A look at Eddie Murphy’s recent filmography reveals a wealth of family friendly PG rated roles. From Dr. Dolittle and its sequel, to Daddy Day Care, to the Disney themed park ride based Haunted Mansion, Murphy has been relying almost entirely on younger children for his box office business for nearly a decade. It’s tough to fault him for it.
These films have been almost unanimous moneymakers at the box office. However, there was a time when Murphy was considered to be a young, exciting comedic performer. 1988’s Coming to America represents Murphy striking a perfect balance between his rough Beverly Hills Cop persona and his later family friendly roles. Coming to America offers its share of Murphy flexing his raunchy comedic muscles, but it also contains a nice love story.
Murphy plays Akeem, prince of the fictional African country Zamunda. On his 21st birthday, Akeem is supposed to meet his betrothed future queen, but Akeem has grown discontent and wishes to travel and search for his true love. His father, King Jaffe (James Earl Jones), believes that Akeem simply wishes to sleep with more women, and sends him to Queens New York to “sow his royal oats.” Along with his friend Semmi (Arsenio Hall), Akeem sets sail, and once in New York, he attempts to “experience normal life.”
So, they take the most run-down apartment they can find, and get a job at a restaurant called McDowell’s – which bears a suspicious resemblance to McDonald’s. While there, Akeem falls for the boss’s daughter Lisa (Shari Headley). However, there are many complications in the way of Akeem and Lisa being together. For one, Lisa is dating Darryl (Eriq La Salle), the son of a rich inventor of jheri curl related products.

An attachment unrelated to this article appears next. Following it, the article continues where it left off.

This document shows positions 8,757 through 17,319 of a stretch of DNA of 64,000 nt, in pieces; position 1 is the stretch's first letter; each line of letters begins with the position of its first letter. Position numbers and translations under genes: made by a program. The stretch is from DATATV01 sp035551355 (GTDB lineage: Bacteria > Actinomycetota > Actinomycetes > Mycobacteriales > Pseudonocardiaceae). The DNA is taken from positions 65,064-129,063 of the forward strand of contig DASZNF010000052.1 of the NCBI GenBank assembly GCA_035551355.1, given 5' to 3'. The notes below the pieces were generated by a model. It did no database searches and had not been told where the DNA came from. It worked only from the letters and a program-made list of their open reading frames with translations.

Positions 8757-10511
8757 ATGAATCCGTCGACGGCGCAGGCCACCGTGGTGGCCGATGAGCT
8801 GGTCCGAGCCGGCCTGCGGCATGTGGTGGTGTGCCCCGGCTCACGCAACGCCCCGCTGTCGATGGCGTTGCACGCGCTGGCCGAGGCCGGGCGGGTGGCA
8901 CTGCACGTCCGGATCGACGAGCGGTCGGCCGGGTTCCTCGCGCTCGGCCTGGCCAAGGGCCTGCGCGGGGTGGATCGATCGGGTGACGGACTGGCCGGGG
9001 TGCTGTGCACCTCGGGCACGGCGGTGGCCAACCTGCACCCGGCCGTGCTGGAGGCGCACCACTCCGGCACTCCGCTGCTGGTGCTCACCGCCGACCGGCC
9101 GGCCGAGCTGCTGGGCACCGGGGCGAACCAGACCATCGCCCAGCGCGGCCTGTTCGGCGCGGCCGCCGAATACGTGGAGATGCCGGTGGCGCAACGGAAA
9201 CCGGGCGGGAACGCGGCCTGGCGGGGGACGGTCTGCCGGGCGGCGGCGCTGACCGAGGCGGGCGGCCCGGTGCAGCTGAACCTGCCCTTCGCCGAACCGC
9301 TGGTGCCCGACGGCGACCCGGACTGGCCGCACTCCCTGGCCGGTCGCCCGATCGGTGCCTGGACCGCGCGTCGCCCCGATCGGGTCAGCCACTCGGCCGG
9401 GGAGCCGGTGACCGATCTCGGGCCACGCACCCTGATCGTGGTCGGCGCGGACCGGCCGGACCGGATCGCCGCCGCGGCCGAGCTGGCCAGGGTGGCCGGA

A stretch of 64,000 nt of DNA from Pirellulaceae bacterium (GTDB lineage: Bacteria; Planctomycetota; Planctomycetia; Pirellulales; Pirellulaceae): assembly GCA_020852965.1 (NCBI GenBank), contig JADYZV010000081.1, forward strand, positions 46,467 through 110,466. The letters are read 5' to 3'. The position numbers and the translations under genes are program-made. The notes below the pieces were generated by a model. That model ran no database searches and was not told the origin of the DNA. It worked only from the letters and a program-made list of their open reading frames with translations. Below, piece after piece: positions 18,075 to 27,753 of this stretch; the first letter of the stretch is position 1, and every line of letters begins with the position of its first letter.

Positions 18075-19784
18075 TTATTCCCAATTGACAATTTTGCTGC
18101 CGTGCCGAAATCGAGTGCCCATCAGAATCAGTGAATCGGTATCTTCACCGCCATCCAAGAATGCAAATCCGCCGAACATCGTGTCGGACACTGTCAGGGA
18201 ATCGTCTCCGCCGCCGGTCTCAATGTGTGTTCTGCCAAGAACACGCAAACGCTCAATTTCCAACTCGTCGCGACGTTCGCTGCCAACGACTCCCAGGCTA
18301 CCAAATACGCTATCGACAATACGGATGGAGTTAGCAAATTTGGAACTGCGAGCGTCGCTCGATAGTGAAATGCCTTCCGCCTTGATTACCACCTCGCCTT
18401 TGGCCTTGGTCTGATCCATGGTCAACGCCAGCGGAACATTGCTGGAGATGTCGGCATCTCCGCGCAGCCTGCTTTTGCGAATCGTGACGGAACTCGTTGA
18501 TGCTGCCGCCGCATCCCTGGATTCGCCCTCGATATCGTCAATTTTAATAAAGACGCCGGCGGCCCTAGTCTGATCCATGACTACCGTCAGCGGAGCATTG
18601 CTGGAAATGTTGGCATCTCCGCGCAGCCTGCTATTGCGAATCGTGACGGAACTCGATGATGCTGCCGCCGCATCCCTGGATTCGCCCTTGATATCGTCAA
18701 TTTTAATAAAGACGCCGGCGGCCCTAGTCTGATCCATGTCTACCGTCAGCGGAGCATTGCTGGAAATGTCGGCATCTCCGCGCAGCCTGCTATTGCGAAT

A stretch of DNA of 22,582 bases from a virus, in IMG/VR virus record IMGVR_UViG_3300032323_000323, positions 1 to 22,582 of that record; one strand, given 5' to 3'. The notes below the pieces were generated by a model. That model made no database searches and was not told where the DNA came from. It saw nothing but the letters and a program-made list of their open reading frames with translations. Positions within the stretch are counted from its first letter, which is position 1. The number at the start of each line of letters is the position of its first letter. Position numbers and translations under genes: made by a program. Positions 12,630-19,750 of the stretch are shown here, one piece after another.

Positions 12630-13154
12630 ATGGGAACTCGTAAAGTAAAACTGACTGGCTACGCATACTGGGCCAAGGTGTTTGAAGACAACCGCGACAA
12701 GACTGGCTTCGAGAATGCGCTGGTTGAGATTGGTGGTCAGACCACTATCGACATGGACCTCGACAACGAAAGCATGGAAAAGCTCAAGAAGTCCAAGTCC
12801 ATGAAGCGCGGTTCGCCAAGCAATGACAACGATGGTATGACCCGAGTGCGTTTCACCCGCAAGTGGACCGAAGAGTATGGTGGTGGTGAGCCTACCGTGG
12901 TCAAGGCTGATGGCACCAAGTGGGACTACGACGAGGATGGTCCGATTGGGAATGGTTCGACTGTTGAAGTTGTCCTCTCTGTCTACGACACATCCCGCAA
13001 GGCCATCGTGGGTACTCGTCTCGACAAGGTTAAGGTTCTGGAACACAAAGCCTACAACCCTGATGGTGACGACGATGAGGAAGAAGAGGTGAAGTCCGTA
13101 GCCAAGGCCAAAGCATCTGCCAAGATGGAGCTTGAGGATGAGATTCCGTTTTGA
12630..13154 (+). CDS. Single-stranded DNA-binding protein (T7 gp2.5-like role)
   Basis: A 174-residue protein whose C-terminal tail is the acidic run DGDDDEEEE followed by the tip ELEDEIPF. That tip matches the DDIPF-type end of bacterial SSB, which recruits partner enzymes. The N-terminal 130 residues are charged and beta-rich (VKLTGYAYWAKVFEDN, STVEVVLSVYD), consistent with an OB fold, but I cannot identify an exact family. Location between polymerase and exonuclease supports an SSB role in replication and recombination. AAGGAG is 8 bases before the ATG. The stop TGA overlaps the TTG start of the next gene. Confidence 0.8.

Also, Lisa’s sister Patrice (Allison Dean), has taken a liking to Akeem. To top it all off, Akeem has decided to keep his true identity a secret from Lisa, which leads to all sorts of complications.
While nothing presented in Coming to America is rip-roaringly funny, it has its fair share of laugh-out-loud moments. It is also worth noting that many of the choices made by Murphy and Hall in regards to the movie’s comedy were quite ahead of their time.
For instance, both play four different roles in the movie, including an old Jewish man and a woman. While not all of this works, it is risk-taking comedy, and that is respectable, especially in light of Murphy’s recent choices. In addition, Murphy and Headley develop some nice chemistry, so this part of the story works well.
Overall, Coming to America is probably not Eddie Murphy’s best work, but if you haven’t seen it, it is certainly worth a rental.
Chuck DelRoss can be reached at Cdelross@temple.edu